American Manufacturing Slowly Rotting Away: How Industries Die
By: Ian Fletcher
Feb 22, 2011
I wrote in a previous article about why America’s manufacturing sector, despite record output, is actually in very deep trouble: record output doesn’t prove the sector healthy when we are running a huge trade deficit in manufactured goods, i.e. consuming more goods than we produce and plugging the gap with asset sales and debt.
But this analysis of the problem only touches the quantitative surface of our ongoing industrial decline. Real industries are not abstract aggregates; they are complex ecosystems of suppliers and supply chains, skills and customer relationships, long-term investments and returns. Deindustrialization is thus a more complex process than is usually realized. It is not just layoffs and crumbling buildings; industries sicken and die in complicated ways.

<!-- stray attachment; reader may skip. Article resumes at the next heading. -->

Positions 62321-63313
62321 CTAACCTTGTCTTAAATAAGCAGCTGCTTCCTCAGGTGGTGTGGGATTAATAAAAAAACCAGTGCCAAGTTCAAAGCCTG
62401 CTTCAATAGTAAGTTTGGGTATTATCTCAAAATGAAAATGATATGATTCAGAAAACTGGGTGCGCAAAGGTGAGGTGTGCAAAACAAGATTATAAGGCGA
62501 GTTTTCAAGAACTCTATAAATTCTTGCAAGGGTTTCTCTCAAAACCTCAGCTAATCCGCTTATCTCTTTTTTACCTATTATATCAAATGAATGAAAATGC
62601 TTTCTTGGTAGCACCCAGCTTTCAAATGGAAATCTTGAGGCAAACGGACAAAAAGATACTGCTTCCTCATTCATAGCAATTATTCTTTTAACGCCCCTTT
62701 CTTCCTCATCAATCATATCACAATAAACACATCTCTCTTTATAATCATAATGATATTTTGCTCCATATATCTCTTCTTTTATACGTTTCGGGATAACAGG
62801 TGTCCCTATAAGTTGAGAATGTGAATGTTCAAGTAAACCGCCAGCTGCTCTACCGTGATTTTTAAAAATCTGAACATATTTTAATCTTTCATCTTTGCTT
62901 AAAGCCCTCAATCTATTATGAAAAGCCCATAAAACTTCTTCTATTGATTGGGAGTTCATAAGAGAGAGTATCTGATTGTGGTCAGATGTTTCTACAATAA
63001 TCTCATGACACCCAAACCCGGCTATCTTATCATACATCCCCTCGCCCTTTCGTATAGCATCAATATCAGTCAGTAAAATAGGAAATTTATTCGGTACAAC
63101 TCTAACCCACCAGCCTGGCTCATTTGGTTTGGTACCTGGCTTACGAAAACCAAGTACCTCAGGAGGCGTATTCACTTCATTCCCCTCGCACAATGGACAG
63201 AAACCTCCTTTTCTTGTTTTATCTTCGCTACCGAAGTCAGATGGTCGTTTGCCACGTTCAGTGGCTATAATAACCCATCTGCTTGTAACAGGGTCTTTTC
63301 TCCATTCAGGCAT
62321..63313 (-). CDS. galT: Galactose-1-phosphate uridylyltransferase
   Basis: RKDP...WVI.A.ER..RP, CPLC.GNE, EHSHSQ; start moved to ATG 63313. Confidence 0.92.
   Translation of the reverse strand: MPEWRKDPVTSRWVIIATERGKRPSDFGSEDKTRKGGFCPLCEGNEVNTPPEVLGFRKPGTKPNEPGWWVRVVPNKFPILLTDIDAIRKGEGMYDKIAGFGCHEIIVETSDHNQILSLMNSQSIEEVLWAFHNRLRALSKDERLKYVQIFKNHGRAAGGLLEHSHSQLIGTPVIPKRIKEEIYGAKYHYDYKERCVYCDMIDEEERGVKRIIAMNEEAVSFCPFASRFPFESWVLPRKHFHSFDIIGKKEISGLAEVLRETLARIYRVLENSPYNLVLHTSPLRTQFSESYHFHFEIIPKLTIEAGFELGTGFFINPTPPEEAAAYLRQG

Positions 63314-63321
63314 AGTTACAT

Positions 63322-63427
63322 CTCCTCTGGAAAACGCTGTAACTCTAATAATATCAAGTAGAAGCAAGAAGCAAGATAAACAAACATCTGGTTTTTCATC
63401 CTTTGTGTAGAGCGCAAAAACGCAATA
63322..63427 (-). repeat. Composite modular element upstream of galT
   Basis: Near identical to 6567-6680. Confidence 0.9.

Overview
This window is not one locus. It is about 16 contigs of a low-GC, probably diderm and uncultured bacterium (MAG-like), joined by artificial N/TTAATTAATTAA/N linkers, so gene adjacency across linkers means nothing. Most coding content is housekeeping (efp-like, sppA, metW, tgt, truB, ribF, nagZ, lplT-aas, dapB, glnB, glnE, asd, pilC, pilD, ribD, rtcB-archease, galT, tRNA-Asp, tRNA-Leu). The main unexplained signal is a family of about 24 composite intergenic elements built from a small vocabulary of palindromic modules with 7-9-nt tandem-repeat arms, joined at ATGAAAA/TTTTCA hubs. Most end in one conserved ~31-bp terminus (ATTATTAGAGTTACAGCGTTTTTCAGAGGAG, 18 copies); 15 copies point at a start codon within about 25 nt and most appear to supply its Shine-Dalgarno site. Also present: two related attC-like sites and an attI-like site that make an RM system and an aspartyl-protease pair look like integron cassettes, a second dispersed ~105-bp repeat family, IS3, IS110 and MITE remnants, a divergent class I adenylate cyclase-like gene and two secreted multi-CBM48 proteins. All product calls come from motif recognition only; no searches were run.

To take just one example, when American producers are pushed out of foreign markets by protectionism abroad and out of domestic markets by the export subsidies of foreign nations, it is not just immediate profits that are lost. Declining sales undermine their scale economies, driving up their costs and making them even less competitive. Less profit means less money to plow into future technology development. Less access to sophisticated foreign markets means less exposure to sophisticated foreign technology and diverse foreign buyer needs.
When an industry shrinks, it ceases to support the complex web of skills, many of them outside the industry itself, upon which it depends. These skills often take years to master, so they only survive if the industry (and its supporting industries, several tiers deep into the supply chain) remain in continuous operation. The same goes for specialized suppliers. Thus, for example, in the words of the Financial Times’s James Kynge: